MEXICO CITY - Mexico's top transportation official said a Learjet carrying Mexican-American music superstar Jenni Rivera plunged almost vertically from more than 28,000 feet and hit the ground in a nose-dive at more than 600 miles an hour.
Gerardo Ruiz Esparza, Mexico's secretary of communications and transportation, offered the first detailed accounts of the moments leading up to the crash that killed Rivera and six other people aboard the Learjet on Sunday.
Ruiz told Radio Formula that the plane hit the ground 1.2 miles from where it began falling, meaning it plummeted at a nearly 45 degree angle.
"The plane practically nose-dived. The impact must have been terrible," he said.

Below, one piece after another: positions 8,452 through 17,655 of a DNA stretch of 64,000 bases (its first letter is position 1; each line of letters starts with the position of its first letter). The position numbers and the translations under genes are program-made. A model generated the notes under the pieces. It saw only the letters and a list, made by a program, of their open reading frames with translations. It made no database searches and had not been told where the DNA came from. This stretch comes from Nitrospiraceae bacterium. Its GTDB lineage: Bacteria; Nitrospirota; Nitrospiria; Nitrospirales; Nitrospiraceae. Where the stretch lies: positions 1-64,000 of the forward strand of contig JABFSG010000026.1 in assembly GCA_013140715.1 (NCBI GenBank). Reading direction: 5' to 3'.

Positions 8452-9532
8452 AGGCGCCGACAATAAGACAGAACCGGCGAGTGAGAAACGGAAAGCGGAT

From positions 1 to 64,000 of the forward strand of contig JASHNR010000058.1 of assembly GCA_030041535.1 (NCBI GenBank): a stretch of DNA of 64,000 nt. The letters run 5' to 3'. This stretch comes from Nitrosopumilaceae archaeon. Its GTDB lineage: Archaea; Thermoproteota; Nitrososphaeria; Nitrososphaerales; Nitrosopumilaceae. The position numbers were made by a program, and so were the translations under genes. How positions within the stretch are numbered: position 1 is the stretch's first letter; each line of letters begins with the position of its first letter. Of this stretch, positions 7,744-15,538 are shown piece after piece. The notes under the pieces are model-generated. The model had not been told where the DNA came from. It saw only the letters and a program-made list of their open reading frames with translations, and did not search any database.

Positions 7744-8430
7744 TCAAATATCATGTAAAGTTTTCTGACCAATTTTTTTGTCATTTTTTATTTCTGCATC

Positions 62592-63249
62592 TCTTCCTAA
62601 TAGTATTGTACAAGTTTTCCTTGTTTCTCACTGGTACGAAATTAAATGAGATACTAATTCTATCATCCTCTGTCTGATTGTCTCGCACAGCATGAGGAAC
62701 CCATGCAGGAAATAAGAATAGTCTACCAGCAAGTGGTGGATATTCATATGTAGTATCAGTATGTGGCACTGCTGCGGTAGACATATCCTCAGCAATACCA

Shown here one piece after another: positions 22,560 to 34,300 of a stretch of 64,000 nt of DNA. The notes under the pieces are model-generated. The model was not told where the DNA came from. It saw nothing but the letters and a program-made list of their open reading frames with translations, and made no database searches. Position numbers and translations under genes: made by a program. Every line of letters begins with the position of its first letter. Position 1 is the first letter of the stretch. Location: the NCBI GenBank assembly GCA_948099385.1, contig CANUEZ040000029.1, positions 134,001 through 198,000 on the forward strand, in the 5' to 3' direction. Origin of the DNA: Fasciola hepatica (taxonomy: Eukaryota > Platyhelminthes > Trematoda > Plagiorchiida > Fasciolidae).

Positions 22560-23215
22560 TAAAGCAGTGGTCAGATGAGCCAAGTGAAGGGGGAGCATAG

Esparza said the pilot of the plane, Miguel Perez Soto, had a valid Mexican pilot's license that would have expired in January.
The temporary pilot's certificate issued by the U.S. Federal Aviation Administration and found amid the wreckage indicated that the pilot was 78.
The National Transportation Safety Board sent a team to help investigate the crash of the American-registered Learjet 25, which disintegrated on impact in the rugged terrain in Nuevo Leon state in northern Mexico.
Alejandro Argudin, the head of Mexico's civil aviation agency, said there was no distress call from the plane before it crashed.
Rivera and her entourage had taken off from Monterrey, Mexico and their plane went off the radar a short time later.
Mexican authorities were using DNA to identify body fragments found at the crash site.